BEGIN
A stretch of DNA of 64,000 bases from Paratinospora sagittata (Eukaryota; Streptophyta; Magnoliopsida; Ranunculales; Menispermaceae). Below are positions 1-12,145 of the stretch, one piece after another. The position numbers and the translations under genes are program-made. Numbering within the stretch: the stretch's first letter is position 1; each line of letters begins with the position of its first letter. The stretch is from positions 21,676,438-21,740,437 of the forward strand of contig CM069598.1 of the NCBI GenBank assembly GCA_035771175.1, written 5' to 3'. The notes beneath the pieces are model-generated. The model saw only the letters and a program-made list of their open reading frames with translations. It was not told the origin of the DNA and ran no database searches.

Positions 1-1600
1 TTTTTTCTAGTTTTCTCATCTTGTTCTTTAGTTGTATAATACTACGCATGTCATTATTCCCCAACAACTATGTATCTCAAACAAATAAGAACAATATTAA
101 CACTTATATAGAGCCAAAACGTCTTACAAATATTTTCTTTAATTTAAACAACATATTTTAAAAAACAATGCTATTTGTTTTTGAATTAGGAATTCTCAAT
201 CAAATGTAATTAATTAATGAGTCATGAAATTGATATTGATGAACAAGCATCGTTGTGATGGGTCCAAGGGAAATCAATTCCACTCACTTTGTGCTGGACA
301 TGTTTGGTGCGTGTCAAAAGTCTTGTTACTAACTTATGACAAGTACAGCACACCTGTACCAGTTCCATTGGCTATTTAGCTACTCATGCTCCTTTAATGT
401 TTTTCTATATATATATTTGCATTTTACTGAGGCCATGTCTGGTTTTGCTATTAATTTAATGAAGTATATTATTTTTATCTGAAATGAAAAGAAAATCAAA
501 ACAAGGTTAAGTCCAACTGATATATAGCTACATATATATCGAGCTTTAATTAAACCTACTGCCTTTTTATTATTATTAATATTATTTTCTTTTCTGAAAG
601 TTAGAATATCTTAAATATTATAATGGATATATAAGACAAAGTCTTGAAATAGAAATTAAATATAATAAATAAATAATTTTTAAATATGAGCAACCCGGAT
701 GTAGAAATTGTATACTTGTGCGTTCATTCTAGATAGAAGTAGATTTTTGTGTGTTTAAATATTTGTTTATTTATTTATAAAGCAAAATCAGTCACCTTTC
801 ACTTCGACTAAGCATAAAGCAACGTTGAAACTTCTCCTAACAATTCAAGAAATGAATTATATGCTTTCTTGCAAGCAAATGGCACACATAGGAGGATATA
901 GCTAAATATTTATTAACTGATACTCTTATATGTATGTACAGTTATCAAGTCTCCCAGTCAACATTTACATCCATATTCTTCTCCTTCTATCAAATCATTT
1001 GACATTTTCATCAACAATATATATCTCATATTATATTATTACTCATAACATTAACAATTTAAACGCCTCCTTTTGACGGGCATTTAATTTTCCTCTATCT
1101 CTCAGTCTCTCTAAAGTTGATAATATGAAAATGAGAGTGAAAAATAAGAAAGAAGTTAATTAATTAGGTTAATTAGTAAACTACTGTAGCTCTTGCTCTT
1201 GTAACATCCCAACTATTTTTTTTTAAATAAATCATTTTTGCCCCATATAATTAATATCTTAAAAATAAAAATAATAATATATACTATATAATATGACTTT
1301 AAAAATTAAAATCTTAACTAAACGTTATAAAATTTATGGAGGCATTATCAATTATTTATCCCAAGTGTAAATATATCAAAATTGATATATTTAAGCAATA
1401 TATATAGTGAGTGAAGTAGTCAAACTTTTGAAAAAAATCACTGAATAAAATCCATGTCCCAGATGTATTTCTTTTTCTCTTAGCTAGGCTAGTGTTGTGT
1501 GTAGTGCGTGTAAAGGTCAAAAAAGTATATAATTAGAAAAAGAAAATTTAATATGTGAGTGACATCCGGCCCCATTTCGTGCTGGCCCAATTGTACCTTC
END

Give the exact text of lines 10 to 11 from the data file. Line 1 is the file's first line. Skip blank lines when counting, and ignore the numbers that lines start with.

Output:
701 GTAGAAATTGTATACTTGTGCGTTCATTCTAGATAGAAGTAGATTTTTGTGTGTTTAAATATTTGTTTATTTATTTATAAAGCAAAATCAGTCACCTTTC
801 ACTTCGACTAAGCATAAAGCAACGTTGAAACTTCTCCTAACAATTCAAGAAATGAATTATATGCTTTCTTGCAAGCAAATGGCACACATAGGAGGATATA